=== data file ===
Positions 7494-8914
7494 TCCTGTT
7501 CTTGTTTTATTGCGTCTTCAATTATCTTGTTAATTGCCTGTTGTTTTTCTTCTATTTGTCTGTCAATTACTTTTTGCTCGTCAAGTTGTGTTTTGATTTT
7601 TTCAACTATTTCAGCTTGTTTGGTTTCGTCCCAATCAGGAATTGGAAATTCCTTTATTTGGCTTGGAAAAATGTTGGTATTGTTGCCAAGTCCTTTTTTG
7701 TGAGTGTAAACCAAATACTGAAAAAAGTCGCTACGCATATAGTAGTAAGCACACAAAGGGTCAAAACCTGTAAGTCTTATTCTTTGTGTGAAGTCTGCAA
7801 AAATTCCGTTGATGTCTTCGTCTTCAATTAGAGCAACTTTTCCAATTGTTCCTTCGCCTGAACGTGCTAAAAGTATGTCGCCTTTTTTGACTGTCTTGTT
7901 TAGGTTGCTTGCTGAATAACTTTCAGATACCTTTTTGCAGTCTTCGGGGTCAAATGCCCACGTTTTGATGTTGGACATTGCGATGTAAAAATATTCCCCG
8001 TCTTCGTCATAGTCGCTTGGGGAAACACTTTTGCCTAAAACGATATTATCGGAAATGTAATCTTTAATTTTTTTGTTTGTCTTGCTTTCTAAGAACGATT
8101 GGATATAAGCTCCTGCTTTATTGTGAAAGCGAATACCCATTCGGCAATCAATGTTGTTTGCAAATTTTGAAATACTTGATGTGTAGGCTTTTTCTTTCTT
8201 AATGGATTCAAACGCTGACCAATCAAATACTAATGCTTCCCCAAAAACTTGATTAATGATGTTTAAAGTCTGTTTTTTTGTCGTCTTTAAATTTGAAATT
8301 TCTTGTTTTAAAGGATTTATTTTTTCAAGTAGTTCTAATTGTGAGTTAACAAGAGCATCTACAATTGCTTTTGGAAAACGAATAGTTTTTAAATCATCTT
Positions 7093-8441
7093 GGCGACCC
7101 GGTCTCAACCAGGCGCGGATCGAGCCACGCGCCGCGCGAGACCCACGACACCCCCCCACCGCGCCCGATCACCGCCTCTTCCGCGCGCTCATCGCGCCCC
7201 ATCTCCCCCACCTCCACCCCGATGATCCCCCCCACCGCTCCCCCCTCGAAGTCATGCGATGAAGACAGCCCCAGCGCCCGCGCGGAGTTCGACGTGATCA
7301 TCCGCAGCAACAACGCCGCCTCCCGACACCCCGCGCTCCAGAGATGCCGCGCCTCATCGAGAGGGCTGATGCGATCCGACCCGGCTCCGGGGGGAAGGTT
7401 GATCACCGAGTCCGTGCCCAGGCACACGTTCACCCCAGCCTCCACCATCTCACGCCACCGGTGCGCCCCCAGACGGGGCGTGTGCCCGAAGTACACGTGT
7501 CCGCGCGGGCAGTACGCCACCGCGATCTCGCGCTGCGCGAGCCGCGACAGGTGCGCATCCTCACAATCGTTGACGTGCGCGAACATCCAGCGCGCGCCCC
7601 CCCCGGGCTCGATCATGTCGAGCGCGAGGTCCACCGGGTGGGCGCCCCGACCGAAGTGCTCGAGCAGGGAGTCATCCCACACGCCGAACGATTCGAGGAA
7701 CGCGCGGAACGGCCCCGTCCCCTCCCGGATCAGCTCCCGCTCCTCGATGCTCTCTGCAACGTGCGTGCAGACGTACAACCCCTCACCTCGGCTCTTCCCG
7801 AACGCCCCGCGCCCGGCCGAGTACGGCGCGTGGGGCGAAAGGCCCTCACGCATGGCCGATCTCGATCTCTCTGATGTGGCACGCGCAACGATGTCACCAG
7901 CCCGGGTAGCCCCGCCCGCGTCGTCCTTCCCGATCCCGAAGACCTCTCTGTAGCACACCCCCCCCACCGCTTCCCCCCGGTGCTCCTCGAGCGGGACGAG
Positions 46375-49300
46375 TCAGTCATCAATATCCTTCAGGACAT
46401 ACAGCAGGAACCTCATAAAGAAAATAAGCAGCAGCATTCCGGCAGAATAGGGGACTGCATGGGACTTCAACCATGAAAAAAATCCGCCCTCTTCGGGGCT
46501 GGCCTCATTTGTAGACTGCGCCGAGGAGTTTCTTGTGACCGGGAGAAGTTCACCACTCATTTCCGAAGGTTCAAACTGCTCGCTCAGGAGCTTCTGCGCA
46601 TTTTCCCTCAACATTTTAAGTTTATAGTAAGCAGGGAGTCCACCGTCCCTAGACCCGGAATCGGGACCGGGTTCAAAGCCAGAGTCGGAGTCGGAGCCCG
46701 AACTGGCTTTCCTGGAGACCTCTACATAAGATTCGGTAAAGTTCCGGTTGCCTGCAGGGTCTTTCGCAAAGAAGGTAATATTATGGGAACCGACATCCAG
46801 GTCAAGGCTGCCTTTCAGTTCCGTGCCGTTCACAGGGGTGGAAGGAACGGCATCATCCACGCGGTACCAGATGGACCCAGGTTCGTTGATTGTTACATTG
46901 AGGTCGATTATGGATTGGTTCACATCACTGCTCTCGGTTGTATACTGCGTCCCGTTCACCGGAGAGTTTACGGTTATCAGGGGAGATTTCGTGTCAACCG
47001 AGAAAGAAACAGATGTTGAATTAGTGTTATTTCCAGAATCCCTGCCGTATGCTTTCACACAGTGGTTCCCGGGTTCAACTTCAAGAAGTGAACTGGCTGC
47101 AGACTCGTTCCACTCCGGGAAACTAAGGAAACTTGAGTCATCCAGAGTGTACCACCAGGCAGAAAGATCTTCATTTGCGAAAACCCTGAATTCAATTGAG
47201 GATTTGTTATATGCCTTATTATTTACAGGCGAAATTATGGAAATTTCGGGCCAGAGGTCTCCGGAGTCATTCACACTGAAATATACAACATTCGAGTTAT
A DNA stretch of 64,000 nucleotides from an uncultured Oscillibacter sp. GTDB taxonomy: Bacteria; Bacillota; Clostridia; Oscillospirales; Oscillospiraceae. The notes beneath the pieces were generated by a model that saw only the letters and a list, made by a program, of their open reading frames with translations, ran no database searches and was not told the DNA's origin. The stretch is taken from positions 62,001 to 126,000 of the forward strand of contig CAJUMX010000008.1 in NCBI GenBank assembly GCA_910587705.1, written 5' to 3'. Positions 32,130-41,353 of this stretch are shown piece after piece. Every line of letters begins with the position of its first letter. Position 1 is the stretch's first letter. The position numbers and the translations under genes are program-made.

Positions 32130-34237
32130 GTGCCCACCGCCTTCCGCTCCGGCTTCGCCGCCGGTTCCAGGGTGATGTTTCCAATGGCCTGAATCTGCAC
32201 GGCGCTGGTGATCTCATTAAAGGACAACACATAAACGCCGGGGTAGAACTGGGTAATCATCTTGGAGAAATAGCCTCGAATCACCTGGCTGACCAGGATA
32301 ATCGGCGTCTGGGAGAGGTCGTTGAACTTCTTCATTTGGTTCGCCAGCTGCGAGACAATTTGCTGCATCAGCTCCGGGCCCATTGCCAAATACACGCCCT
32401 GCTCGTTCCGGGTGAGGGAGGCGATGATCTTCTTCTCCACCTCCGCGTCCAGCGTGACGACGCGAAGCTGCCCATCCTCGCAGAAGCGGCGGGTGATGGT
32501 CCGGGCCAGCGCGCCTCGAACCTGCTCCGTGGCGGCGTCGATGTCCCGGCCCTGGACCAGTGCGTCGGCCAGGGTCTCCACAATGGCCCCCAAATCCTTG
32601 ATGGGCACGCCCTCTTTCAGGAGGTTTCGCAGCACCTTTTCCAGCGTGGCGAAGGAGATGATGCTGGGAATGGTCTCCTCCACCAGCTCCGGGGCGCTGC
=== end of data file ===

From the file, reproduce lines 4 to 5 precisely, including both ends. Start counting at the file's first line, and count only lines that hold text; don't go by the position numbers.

7601 TTCAACTATTTCAGCTTGTTTGGTTTCGTCCCAATCAGGAATTGGAAATTCCTTTATTTGGCTTGGAAAAATGTTGGTATTGTTGCCAAGTCCTTTTTTG
7701 TGAGTGTAAACCAAATACTGAAAAAAGTCGCTACGCATATAGTAGTAAGCACACAAAGGGTCAAAACCTGTAAGTCTTATTCTTTGTGTGAAGTCTGCAA